In Money

You can’t afford that house if you need to find a paying tenant

Pretty self-explanatory no?

I don’t know what keeps me interested in watching HGTV when people on there are so clearly clueless at times about what they’re doing with their money in terms of spending it on a house that they can’t afford.

Maybe it’s the same sick “can’t-look-away-even-though-I-want-to” fascination I have with watching shows about debt, really cheapskates, or people hoarding and couponing for crap they don’t want or need to an inch of their lives.

Or maybe I just like seeing the end result of everything looking pretty, after keeling over from shock at the cost / prices / shoddy DIY crap you find in homes.

This morning when the baby woke me up at 5 a.m. just from hormones (I am running on a temperature akin to an oven these days), to kicking me in places I shouldn’t be able to be kicked internally, I finally gave up after an hour and a half of fighting this awakened state, and went downstairs to watch TV at 6:30 a.m. on a Sunday until everyone else woke up.


I was watching Income Property with “Jerry and Amee”, who just bought a house for $400,000 and moved in 2 weeks ago but are in such dire financial straits that they simply NEEDED to start renovations ASAP because as Jerry put it:

“We need it [the renovations to get a tenant to rent] because we can’t have this [house] without it, to break even.”



You can’t afford the house but you bought it anyway, are going to sink MORE money into renovations and then hope that someone will rent your fancy basement for 12 consecutive months, for the rest of your 25-year mortgage (I am blithely assuming that’s what they took because it’s obvious they just took the maximum mortgage they could).

You’re an idiot, Jerry.

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Sherry of Save. Spend. Splurge.

Am my own Sugar Daddy. Am a millionaire at 36 after getting out of $60K of student debt in 18 months, a little over a decade earlier, using I have worked 50% of my career (taking 1-2 year breaks), and quadrupled my income within 2 years of graduating, going from $65K to $260K with an average lifetime savings rate of 50%. I have 11 side incomes that are on track in 2020 to make me $50K - $75K. I could retire today if I wanted, but love my work-life balance as a freelancing consultant in STEM (Science, Technology, Engineering, Math). I am all about balance - between time and money, and also enjoying my money. I also post daily on Instagram @saverspender.

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  1. Alison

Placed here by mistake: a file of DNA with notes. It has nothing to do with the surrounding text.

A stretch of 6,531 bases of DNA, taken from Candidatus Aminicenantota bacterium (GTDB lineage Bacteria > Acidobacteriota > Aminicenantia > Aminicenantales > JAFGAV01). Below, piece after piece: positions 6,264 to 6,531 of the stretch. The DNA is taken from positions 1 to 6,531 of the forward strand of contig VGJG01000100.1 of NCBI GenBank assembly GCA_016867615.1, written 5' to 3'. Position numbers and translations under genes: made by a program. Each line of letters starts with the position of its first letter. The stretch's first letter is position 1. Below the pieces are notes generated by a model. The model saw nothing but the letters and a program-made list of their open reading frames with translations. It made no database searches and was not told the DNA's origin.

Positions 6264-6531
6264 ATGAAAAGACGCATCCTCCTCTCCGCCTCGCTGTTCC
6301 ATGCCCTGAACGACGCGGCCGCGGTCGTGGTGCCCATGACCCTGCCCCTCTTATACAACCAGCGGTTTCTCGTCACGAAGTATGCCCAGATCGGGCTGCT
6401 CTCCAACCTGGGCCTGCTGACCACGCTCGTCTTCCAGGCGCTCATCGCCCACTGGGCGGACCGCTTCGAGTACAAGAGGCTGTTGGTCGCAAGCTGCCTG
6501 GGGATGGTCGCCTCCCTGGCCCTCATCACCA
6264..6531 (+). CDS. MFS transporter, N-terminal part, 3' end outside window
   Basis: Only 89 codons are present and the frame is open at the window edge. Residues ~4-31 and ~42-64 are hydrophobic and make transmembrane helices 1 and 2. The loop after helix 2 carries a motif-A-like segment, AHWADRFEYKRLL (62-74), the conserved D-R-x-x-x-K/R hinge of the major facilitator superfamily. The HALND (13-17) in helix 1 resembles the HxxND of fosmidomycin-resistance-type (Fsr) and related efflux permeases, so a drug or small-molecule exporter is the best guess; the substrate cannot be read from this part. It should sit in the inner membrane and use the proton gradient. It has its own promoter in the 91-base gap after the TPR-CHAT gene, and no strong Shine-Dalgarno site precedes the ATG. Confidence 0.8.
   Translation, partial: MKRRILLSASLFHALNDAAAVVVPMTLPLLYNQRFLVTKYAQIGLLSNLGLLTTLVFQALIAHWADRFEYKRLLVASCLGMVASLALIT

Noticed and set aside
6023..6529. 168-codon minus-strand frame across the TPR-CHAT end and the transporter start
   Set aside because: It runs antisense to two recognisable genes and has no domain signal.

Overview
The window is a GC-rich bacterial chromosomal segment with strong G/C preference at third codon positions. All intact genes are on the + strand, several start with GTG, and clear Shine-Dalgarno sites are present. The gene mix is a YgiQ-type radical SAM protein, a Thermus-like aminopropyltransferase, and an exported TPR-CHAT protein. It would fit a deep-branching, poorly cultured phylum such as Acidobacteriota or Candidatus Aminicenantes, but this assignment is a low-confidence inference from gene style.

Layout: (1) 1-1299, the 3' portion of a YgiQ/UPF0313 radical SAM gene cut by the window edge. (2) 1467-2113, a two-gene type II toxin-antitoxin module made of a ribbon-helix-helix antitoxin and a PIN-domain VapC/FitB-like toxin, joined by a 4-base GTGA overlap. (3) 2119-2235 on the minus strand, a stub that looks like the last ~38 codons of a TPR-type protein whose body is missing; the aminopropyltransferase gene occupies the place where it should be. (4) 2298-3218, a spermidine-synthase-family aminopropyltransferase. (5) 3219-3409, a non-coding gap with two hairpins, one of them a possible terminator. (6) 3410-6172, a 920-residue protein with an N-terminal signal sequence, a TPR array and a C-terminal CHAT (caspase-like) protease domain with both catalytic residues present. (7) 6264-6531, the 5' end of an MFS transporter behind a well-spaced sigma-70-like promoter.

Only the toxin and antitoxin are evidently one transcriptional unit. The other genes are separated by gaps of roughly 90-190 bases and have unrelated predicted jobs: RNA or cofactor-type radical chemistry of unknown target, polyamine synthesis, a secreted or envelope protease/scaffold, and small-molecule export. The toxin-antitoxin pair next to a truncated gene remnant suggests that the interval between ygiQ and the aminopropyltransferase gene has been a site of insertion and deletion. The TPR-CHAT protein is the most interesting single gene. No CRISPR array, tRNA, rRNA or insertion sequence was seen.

Thank you for the clarification. I am a Canadian who immigrated to the Southern States to save senior and elder dogs (we run a small charity for this purpose) and I know, first hand, that many people have the notion that they are disposable. I choose to Save Spend and Spluge also, but not because I travel but because what I have decided to do with the rest of my life. Virtually all the aspects you refer to as a landlord/tenant situation are applicable to rescue/foster homes, with the addition of a dependent life being on the line.

    I hear and see that attitude here, a lot, and was shocked and dismayed to hear the same from a fellow countryman. Again, thank you for clarifying and for taking the time to respond. I really appreciate it.

  2. Alison

    It was in the comments.

    save. spend. splurge.
    on Jan 19, 2014
    at 20:59
    The renos make me drool. I love their style aesthetic, it’s just so pretty and clean…
    YES!! YES!!!!!!!!!!
    No tax implications, and not even that, nothing about the reality of what it means to be a landlord with a tenant. ****It isn’t like getting a pet you know.****
    I also saw another show where they put in $50,000 of renovations and suddenly their home’s value went up by $200,000.
    I mean seriously? You “made” $200K just from putting in $50K? Why aren’t more people filthy rich then, doing this and flipping houses?
    Oh right because it’s a show and it isn’t realistic, and who would be interested in watching a show where the renovations only improved the home’s “value” by $40,000 even though you sunk $50K into it?

    1. save. spend. splurge.

      Ahh. I’m sorry you were offended by my flippant remark.

      My point was more that it’s easier to take care of a pet than a tenant. A pet you feed, walk, pick up the poop from, and generally have a pretty easygoing routine. Then you might of course have issues where you need to pay for the pet to go through chemo, get a hip replaced, and so on but it’s more like having an easy going family member or baby.

      Tenants, are a little more difficult in the sense that you have to take into account that they could burn your house down, and generally make your life a living hell just because they’re another human being that you have to trust without being able to be there all the time to control them or tell them what to do and expect they’ll follow.

      It wasn’t against pets.

      Tell me, are you a vegetarian?

    2. save. spend. splurge.

      Thinking about it some more, I think I also said it because it’s also easier to own a pet from a financial point of view. Less messy. You know you have to pay for shots, buy food, toys, and so on.

      For tenants, trying to get them to rent your place is a messier place to be financially. Can’t force people to give you money for your space, then you have to find them, sign leases, then maybe kick them out if they don’t pay.

      Basically you have a pet (adopted or purchased), and the deal is done, you have a pet for life that you are responsible for.

      A tenant? Not so easy. You are responsible for them to some extent, but financially speaking it is a whole other ballgame especially if they can sue you for being a slumlord (something I have done to previous landlords).

      Anyway, that was my viewpoint.

  3. Alison

    I rarely comment on blogs and never before have I the first time I visited: I should probably stick with that, unfollow and just back away from the keyboard but I wouldn’t be me if I didn’t permit anyone, including a stranger, the chance to explain such a (hopefully just thoughtless) statement.